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Review: Pilot Frixion Color Stick

I picked these up on a whim from the post back-to-school sale clearance section at my local Walgreens. The 4-pack of orange, pink, green, and blue are regularly priced at $7. I saw the price and did a double take and said out loud, “LOL, whut?”

I’ll start with the good. The ink in these flows really well, it’s a “ball” pen but writes like a rollerball. All in all it’s a comfortable feeling pen. The ink flows and it feels really smooth on all the paper I have used them on. Erasing was a breeze.

The cap posts and is replaced with a satisfying click. It stays put once capped too. I’ve been carting around the orange in my FodderstackXL and the cap stays put, despite my sitting and moving around all day. It hasn’t fallen off. The pen lacks a clip, so you need to have a pocket or case to carry these around.

So far so good. I like these little pens a lot. Now for the bad.

These look cheap. When I say cheap, I mean, like Bic sticks, or those old blue Papermate stick pens I loved in HS. I mean cheap AF. Despite the glossy hard plastic and slick clear cap with integrated eraser they exude cheapness.

The exterior tube is the refill. I had wondered if I could pop out the refill and slide it into another pen body that looked less cheap. Just take it from the inky mess I made, you cannot. The body is very sturdy, again, my fat butt has been sitting on one for weeks, and it has yet to break crack or even curve.

These are sturdy little pens that look cheap and are sold at a stupidly high price. I really enjoy writing with them, the colors of the ink are great- muted and not overly bright. They erase cleanly and feel good. However these are not $1.50 pens. The 4-pack would probably sell better at $4 or $5.

I picked these up with my own cash money from the clearance section. I got a steal of a deal- I paid 79 cents for the 4-pack, totally worth it. I should have purchased more.

Review: Zebra Sarasa Grand

The Grand is a refillable pen body made for Zebra’s Sarasa gel ink refills. It will hold almost any gel ink refill- from Pentel to Pilot to Uniball.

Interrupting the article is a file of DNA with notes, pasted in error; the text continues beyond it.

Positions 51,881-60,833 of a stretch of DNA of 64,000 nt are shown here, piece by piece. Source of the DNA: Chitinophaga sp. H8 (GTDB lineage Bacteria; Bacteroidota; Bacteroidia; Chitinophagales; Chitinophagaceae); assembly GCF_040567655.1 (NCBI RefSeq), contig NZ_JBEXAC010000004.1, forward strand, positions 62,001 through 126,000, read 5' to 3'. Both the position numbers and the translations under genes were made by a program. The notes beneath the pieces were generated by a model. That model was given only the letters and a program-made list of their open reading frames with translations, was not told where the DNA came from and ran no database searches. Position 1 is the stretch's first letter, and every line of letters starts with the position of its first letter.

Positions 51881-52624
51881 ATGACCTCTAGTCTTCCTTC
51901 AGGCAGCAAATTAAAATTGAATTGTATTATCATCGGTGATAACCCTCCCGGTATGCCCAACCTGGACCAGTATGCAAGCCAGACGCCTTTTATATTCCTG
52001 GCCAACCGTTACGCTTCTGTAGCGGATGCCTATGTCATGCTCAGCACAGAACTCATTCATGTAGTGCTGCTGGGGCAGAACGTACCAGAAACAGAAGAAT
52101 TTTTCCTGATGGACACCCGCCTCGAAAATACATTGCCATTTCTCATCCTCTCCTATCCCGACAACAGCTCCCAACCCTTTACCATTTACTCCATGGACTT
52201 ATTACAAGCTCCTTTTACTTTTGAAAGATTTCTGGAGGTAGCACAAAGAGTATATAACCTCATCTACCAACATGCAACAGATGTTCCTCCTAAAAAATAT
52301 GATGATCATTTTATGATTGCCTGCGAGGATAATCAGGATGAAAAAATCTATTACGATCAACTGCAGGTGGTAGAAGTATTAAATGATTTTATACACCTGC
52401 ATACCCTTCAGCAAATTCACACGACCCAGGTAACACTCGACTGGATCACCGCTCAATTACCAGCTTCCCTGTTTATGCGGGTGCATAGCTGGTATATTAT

The Grand is available in 5 colors, black, navy silver, copper, and gold. The clip on all colors is chrome. The lower half of the pen is metal cased in a thick layer of glossy metallic lacquer. The top half holds the clip and a translucent window. It could be argued that the window is to view the ink level but it is far too high to tell you when the ink is low, and thus useless, but looks nice.

Overall, I find the Grand quite comfortable. It’s narrower than the Pentel Alloy and heavier. The weight is toward the working end and as a result the balance feels good to me. The glossy lacquer is going to be slippery for folks with sweaty hands, but works great for me. The clip is sturdy and grabs onto my lapel and holds on. The Grand has made it as a DayJob go to pen because the clip is fabulous.

I picked up mine in the clearance section of my local Walgreens for… 75 cents. They only had the copper (aka Rose Gold?) color which is really a dull metallic orange-pink. At 75 cents it was cheaper than a regular Sarasa. Regular price is about $11 almost everywhere. IF you don’t like the Sarasa refills you can get the Sarasa Clip refills via Jetpens, ranging from about 75 cents each to $2 a refill. You can also buy boxes of Pentel or Uniball refills on Amazon. Essentially, you have options of refilling this pen body.

Thinking: Washing Notebooks

A few months ago, hell maybe it was a year ago now, I washed one of my Field Notes. It was an orange Unexposed. Unexposed is one of my favorite editions. The bright colors and reticle grid make me happy.